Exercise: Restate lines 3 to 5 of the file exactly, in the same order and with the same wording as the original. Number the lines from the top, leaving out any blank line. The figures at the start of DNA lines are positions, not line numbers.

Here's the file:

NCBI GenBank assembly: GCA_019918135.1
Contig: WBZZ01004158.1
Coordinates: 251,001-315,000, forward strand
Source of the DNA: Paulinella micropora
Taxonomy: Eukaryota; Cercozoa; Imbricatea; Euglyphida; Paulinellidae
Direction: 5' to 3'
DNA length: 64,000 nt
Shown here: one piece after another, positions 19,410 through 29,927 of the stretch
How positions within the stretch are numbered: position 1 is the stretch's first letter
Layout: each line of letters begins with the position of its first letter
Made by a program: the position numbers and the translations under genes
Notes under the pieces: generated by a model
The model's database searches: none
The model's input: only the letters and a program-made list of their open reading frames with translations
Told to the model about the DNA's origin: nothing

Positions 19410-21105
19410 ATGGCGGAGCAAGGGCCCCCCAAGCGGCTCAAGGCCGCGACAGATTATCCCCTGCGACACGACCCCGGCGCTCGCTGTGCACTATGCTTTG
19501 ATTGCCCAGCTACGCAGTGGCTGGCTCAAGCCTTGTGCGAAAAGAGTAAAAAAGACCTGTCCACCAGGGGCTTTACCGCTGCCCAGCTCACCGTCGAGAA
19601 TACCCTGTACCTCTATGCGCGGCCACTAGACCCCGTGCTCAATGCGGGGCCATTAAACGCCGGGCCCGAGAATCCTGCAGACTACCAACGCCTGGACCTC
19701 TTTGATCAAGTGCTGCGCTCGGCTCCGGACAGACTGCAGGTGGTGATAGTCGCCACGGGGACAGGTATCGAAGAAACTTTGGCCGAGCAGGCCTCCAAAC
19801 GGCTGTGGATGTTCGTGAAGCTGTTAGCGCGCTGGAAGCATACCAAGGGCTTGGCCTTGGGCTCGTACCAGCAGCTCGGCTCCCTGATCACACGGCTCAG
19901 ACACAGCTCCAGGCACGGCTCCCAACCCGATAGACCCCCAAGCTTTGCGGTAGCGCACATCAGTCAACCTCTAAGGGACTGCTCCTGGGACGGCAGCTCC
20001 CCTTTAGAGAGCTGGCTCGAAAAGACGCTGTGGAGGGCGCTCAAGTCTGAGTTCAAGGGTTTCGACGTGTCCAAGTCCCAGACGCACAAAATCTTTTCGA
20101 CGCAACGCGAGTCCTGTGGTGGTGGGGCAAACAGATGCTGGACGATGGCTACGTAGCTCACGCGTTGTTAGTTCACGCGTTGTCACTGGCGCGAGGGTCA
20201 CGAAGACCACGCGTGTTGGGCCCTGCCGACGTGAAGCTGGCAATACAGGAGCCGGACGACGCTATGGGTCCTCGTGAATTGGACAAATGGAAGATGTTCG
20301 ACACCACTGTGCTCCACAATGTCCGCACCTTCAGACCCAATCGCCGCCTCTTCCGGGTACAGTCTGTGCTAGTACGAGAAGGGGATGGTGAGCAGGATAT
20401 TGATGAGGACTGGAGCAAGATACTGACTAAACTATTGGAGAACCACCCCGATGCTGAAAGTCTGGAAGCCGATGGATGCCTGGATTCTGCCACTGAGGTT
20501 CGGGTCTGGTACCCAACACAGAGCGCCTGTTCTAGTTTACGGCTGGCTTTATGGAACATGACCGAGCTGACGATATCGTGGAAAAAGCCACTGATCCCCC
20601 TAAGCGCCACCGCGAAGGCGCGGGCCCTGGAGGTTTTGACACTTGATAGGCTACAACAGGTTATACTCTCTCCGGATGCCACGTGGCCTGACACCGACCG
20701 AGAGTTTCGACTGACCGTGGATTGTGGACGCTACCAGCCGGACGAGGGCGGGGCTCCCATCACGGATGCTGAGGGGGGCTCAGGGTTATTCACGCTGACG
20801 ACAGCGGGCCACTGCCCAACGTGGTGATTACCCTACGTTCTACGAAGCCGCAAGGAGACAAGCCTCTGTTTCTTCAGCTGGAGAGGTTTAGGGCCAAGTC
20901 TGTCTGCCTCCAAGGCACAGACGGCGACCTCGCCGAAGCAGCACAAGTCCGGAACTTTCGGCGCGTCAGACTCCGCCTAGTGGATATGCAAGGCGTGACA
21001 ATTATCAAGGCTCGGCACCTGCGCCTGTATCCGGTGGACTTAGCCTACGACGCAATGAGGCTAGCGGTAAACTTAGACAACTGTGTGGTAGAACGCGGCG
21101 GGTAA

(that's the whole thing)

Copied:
Coordinates: 251,001-315,000, forward strand
Source of the DNA: Paulinella micropora
Taxonomy: Eukaryota; Cercozoa; Imbricatea; Euglyphida; Paulinellidae